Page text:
Source Code for Adobe’s PostScript Publicly Released

The story of PostScript “is a story about profound changes in human literacy,” argues Silicon Valley’s Computer History Museum, “as well as a story of trade secrets within source code.”

And 40 years after it’s creation…
The Computer History Museum is excited to publicly release, for the first time, the source code for the breakthrough printing technology, PostScript. We thank Adobe, Inc. for their permission and support, and John Warnock [Adobe’s 82-year-old co-founder] for championing this release….

From the start of Adobe Systems Incorporated (now Adobe, Inc.) exactly forty years ago in December 1982, the firm’s cofounders envisioned a new kind of printing press — one that was fundamentally digital, using the latest advances in computing. Initial discussions by cofounders Chuck Geschke and John Warnock with computer-makers such as Digital Equipment Corporation and Apple convinced them that software was the key to the new digital printing press. Their vision: Any computer could connect with printers and typesetters via a common language to print words and images at the highest fidelity. Led by Warnock, Adobe assembled a team of skillful and creative programmers to create this new language. In addition to the two cofounders, the team included Doug Brotz, Bill Paxton, and Ed Taft. The language they created was in fact a complete programming language, named PostScript, and was released by Adobe in 1984.

By treating everything to be printed the same, in a common mathematical description, PostScript granted abilities offered nowhere else. Text and images could be scaled, rotated, and moved at will, as in the opening image to this essay. Adobe licensed PostScript to computer-makers and printer manufacturers, and the business jumped into a period of hypergrowth….

Today, most printers rely on PostScript technology either directly or through a technology that grew out of it: PDF (Portable Document Format). John Warnock championed the development of PDF in the 1990s, transforming PostScript into a technology that was safer and easier to use as the basis for digital documents, but retaining all the benefits of interoperability, fidelity, and quality. Over the decades, Adobe had developed PDF tremendously, enhancing its features, and making it a crucial standard for digital documents, printing, and for displaying graphics of all kinds on the screens from laptops to smartphones and smartwatches.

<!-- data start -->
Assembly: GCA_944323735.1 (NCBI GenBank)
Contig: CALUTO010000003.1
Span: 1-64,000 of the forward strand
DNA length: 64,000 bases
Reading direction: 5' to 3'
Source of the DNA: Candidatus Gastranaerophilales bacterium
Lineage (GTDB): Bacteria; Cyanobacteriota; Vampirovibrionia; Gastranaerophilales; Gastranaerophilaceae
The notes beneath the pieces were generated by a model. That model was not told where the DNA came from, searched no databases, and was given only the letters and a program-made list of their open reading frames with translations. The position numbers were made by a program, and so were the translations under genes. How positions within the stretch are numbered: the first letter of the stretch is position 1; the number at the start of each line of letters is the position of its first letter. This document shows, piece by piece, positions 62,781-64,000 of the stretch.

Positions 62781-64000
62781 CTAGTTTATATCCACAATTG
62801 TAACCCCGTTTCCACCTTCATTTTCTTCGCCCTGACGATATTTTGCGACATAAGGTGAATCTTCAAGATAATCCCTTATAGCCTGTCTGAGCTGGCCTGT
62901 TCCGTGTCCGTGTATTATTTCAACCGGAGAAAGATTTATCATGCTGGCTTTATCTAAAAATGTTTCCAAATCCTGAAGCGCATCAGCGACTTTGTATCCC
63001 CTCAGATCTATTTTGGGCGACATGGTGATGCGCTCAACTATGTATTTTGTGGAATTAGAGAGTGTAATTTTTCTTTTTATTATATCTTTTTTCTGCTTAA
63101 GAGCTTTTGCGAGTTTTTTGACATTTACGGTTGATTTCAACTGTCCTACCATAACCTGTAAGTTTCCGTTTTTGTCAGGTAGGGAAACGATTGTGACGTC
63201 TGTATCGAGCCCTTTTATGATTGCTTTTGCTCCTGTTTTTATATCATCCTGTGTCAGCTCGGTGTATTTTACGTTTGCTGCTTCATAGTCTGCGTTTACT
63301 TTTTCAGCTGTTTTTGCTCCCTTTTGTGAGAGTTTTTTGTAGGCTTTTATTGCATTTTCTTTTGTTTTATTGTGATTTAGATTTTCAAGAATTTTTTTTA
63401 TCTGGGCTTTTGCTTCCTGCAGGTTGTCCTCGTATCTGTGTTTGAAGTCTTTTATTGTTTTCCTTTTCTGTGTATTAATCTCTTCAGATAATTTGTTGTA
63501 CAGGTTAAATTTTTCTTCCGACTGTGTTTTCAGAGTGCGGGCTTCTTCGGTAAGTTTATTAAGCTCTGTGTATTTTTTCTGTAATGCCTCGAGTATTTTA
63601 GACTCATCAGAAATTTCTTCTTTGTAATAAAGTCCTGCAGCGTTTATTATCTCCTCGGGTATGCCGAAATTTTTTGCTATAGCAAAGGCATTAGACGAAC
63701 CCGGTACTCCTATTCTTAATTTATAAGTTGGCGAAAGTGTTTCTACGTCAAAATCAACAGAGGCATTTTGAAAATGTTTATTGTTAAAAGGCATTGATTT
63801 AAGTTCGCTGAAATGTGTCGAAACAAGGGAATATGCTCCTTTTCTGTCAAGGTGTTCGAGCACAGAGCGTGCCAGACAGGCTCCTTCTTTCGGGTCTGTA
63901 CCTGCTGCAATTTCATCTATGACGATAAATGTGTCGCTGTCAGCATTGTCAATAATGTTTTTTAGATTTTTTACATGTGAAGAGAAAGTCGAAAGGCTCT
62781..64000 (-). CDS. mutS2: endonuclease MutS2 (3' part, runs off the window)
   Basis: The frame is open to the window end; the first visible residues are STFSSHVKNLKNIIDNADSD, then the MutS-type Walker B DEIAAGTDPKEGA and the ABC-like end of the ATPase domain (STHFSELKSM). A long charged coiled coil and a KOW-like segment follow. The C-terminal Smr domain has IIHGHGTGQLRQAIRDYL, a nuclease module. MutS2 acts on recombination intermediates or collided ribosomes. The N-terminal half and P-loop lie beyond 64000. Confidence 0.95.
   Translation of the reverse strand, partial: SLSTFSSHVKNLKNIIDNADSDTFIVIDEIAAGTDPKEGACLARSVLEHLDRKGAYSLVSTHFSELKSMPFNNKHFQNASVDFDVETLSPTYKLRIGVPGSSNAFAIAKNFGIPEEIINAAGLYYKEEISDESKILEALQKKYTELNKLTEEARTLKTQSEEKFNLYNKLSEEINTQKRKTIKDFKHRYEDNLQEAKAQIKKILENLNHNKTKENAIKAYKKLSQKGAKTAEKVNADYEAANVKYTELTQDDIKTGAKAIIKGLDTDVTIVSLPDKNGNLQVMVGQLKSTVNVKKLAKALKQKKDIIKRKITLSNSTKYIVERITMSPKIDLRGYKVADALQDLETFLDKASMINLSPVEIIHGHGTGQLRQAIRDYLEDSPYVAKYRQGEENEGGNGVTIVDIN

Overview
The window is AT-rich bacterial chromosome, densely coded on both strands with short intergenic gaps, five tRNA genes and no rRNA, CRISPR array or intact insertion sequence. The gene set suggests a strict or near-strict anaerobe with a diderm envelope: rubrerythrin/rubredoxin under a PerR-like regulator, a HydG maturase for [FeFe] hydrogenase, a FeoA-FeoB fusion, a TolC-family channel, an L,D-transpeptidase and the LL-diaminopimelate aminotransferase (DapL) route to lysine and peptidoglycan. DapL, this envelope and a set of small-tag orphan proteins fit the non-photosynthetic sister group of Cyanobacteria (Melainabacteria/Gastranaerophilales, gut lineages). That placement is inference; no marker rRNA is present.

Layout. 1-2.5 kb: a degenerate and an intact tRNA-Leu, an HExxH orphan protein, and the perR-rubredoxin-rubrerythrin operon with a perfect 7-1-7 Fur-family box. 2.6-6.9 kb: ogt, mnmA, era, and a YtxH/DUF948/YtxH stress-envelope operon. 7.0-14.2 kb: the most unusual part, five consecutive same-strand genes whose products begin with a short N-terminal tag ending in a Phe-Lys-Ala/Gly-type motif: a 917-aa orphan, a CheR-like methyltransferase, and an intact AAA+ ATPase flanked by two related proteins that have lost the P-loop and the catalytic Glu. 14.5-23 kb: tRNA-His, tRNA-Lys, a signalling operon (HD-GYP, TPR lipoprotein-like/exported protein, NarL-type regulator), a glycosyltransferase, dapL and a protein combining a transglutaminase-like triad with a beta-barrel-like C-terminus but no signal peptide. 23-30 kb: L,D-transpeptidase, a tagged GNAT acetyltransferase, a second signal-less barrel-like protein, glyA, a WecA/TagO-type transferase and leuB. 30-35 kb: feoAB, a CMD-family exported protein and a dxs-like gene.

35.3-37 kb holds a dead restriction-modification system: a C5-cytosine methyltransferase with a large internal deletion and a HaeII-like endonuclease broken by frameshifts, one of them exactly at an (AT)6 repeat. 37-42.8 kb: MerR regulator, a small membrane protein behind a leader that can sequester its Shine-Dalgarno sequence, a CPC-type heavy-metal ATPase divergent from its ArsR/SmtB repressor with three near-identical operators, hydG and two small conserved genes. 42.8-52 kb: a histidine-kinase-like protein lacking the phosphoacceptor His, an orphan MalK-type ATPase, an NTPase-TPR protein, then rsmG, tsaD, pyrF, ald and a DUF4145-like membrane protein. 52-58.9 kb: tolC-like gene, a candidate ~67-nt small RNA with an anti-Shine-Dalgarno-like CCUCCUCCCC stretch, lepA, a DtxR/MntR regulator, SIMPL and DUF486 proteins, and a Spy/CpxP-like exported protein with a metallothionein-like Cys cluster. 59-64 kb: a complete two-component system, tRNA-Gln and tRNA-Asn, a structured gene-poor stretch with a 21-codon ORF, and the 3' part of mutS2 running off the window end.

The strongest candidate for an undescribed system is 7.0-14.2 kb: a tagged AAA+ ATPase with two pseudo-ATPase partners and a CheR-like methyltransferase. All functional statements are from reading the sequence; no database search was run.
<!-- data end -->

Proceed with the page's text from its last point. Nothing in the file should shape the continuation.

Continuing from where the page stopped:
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Honda Hits 3D Printing Sites With Takedown Orders Over Honda-Compatible Parts

A writer for The Drive reports that “Recently, I noticed a part that I made for my Honda Accord was removed from Printables, the newly rebranded 3D printing repository offered by Prusa.
“There seemed to be no rhyme or reason for it, but I didn’t think anything else about it…until reports of a mass deletion started popping up on Reddit.”

All models referencing the word “Honda” posted prior to March 30, 2022, were seemingly removed from Printables without warning. These included speaker brackets, key housings, hood latches, shifter bushings, washer fluid caps, roof latch handles, and my trunk lid handle — a part not offered on 10th generation Accords sold in the U.S. at all. In fact, many of the removed parts had no Honda branding but were just compatible with Honda vehicles. As it turns out, Prusa says it was issued a takedown notice from Honda and removed all 3D models that referenced the brand.

“I can confirm to you that we have received a letter from a lawyer representing Honda, informing us that we were required to remove any model which used ‘Honda’ in the listing, the model itself, or one of several trademarks/logos also associated with Honda,” a Prusa spokesperson told The Drive in an email. “This will also be related to the naming of the files it self (sic), as for Honda this would be considered as a violation of their trademark/patents.” A Prusa employee responded to a post on the company’s forums, noting that Honda sent a “huge legal document” that covered every model that the company wished to have deleted. The document reportedly included items that did not have Honda logos, but also specific items with certain shapes and dimensions — like a washer fluid reservoir cap, for example.

A response from another employee was posted suggesting other sites that host 3D models were also sent a similar takedown notice.

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